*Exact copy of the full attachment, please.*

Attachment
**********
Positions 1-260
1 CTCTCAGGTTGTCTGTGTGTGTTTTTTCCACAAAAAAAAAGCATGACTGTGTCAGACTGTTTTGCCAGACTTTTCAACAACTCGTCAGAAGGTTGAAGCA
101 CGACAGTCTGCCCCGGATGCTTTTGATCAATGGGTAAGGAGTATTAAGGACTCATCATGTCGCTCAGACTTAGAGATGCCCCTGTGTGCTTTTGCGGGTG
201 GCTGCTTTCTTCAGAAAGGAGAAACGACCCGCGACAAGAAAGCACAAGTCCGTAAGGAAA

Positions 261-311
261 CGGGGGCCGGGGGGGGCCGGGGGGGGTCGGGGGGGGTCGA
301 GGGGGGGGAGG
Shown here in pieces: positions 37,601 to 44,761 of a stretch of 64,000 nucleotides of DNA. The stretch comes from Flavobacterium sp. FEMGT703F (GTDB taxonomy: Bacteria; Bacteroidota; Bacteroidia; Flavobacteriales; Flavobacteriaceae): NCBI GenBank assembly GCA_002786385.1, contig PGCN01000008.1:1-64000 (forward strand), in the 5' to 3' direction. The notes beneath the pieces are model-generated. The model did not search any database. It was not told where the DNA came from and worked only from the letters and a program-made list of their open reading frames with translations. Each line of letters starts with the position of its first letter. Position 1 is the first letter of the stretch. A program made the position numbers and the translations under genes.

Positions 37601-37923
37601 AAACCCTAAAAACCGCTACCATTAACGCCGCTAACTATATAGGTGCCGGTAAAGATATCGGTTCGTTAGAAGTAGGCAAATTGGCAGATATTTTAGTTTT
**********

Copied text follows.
Positions 1-260
1 CTCTCAGGTTGTCTGTGTGTGTTTTTTCCACAAAAAAAAAGCATGACTGTGTCAGACTGTTTTGCCAGACTTTTCAACAACTCGTCAGAAGGTTGAAGCA
101 CGACAGTCTGCCCCGGATGCTTTTGATCAATGGGTAAGGAGTATTAAGGACTCATCATGTCGCTCAGACTTAGAGATGCCCCTGTGTGCTTTTGCGGGTG
201 GCTGCTTTCTTCAGAAAGGAGAAACGACCCGCGACAAGAAAGCACAAGTCCGTAAGGAAA

Positions 261-311
261 CGGGGGCCGGGGGGGGCCGGGGGGGGTCGGGGGGGGTCGA
301 GGGGGGGGAGG
Shown here in pieces: positions 37,601 to 44,761 of a stretch of 64,000 nucleotides of DNA. The stretch comes from Flavobacterium sp. FEMGT703F (GTDB taxonomy: Bacteria; Bacteroidota; Bacteroidia; Flavobacteriales; Flavobacteriaceae): NCBI GenBank assembly GCA_002786385.1, contig PGCN01000008.1:1-64000 (forward strand), in the 5' to 3' direction. The notes beneath the pieces are model-generated. The model did not search any database. It was not told where the DNA came from and worked only from the letters and a program-made list of their open reading frames with translations. Each line of letters starts with the position of its first letter. Position 1 is the first letter of the stretch. A program made the position numbers and the translations under genes.

Positions 37601-37923
37601 AAACCCTAAAAACCGCTACCATTAACGCCGCTAACTATATAGGTGCCGGTAAAGATATCGGTTCGTTAGAAGTAGGCAAATTGGCAGATATTTTAGTTTT